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Cargo ship loaded with containers close to coast

Member Alert

Guidance on Drug Smuggling: Insights from our Colombia Correspondent


Our correspondent from Colombia, A&A Multiprime, provided us with up-to-date guidance on drug smuggling in light of the growing number of vessel detentions linked to the discovery of drugs on board.


We have been actively monitoring the situation regarding concern about the increased claims related to vessel detentions due to the presence of drugs onboard. While our initial report (link to the full report below) covered the broader shifts in smuggling activities, there have been a few recent local developments that might provide additional insight:

  1. Advanced Drug Detection Techniques and Shipment Volume: Colombian authorities are continuously enhancing their drug detection methods at ports in an effort to curb drug smuggling. This includes the employment of advanced equipment and the deployment of highly trained canine units. Alongside this, conservative estimates predict that the volume of cocaine ready for shipment is expected to increase by at least 35% in 2023. The combination of these heightened detection capabilities and the surge in cocaine volume might significantly contribute to the increase in vessel detentions.
  2. Port Personnel’s Role: Recent investigations have identified instances where port personnel were directly involved or complicit in smuggling activities. Given this, it is becoming increasingly important for shipowners to oversee and supervise the loading and unloading processes diligently.
  3. Sophisticated Concealment Tactics: Smugglers are diversifying their methods. In addition to changing their routes, they are also innovating their tactics on vessels. There have been cases revealing ingenious concealment strategies, such as the creation of specialized compartments within containers or disguising drugs within legal cargo.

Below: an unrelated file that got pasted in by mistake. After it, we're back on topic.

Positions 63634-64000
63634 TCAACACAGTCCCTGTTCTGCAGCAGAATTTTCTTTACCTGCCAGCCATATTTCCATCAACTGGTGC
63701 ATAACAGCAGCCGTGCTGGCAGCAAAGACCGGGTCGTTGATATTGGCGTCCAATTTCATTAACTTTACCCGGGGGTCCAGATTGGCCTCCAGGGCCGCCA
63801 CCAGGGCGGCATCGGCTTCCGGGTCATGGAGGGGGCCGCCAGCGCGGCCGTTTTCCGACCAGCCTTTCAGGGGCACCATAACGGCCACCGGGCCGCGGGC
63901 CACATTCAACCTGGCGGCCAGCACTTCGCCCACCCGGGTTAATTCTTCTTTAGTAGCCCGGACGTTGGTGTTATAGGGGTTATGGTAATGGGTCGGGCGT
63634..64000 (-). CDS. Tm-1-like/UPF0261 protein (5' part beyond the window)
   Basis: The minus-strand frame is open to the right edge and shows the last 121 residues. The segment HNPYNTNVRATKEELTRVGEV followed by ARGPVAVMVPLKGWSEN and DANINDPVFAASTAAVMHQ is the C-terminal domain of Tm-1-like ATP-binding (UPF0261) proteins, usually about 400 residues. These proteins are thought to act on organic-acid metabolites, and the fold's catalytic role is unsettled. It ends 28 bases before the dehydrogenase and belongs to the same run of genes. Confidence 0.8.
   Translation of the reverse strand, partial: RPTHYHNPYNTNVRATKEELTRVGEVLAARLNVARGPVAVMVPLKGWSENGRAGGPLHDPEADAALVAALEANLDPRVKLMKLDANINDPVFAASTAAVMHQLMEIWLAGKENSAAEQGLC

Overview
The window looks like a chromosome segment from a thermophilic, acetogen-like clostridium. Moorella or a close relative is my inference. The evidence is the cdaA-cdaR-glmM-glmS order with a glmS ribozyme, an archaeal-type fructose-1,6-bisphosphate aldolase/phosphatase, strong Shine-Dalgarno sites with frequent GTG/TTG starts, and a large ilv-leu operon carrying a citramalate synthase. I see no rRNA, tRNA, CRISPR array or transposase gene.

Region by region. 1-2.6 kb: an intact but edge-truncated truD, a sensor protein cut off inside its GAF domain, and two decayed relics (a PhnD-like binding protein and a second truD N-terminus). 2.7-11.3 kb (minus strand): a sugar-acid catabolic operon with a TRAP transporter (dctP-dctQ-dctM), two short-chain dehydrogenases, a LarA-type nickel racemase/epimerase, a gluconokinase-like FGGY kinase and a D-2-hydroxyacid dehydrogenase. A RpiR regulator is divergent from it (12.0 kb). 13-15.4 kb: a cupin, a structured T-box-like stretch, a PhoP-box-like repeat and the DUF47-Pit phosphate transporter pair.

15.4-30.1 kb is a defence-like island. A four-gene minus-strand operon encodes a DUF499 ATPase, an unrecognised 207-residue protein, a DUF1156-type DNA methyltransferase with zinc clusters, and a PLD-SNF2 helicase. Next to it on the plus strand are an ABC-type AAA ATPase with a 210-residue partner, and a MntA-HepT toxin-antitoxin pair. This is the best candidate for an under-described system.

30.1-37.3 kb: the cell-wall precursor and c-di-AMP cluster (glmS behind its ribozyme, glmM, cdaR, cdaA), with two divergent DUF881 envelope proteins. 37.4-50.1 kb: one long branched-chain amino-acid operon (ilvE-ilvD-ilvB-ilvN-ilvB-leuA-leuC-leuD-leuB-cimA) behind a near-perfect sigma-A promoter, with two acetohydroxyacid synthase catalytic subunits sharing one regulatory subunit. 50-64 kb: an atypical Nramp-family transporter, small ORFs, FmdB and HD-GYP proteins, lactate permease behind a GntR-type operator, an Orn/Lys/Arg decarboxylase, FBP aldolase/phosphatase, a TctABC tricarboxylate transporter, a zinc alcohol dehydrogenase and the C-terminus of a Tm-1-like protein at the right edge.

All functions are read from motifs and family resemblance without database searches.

4. DIMAR’s Stance: DIMAR’s (Highest maritime authority in the Country) recommendations emphasize the importance of promptly reporting security incidents. It should be highlighted that their increased scrutiny is also applicable to drug smuggling operations. This underscores the importance for shipowners to verify that their subcontractors, especially security firms, adhere strictly to local regulations.
  5. Emerging Hubs for Cocaine Transportation & Distribution: Dominican Republic, Venezuela, and Puerto Rico: There is a growing recognition of these Caribbean regions as pivotal hubs for the transportation and distribution of cocaine destined for North America and Europe. Originating mainly from Colombian ports, these drugs are often transported using vessels ranging from small ships to homemade submarines, making their detection quite challenging. Given this trend, Members should be particularly vigilant when operating in or near the Dominican Republic, Venezuela, and Puerto Rico.

To highlight the current situation to your Members, we recommend emphasizing enhanced vigilance during operations, particularly in Colombia. Additional steps like more frequent and comprehensive vessel inspections, improved crew training on drug detection, and closer monitoring of port operations can make a significant difference.


For more Loss Prevention information, please contact: 
Joakim Enström, 
Loss Prevention Officer

Each month the Club’s Loss Prevention team issues a new safety scenario to assist members in their efforts to comply with international safety regulations and follow best practices.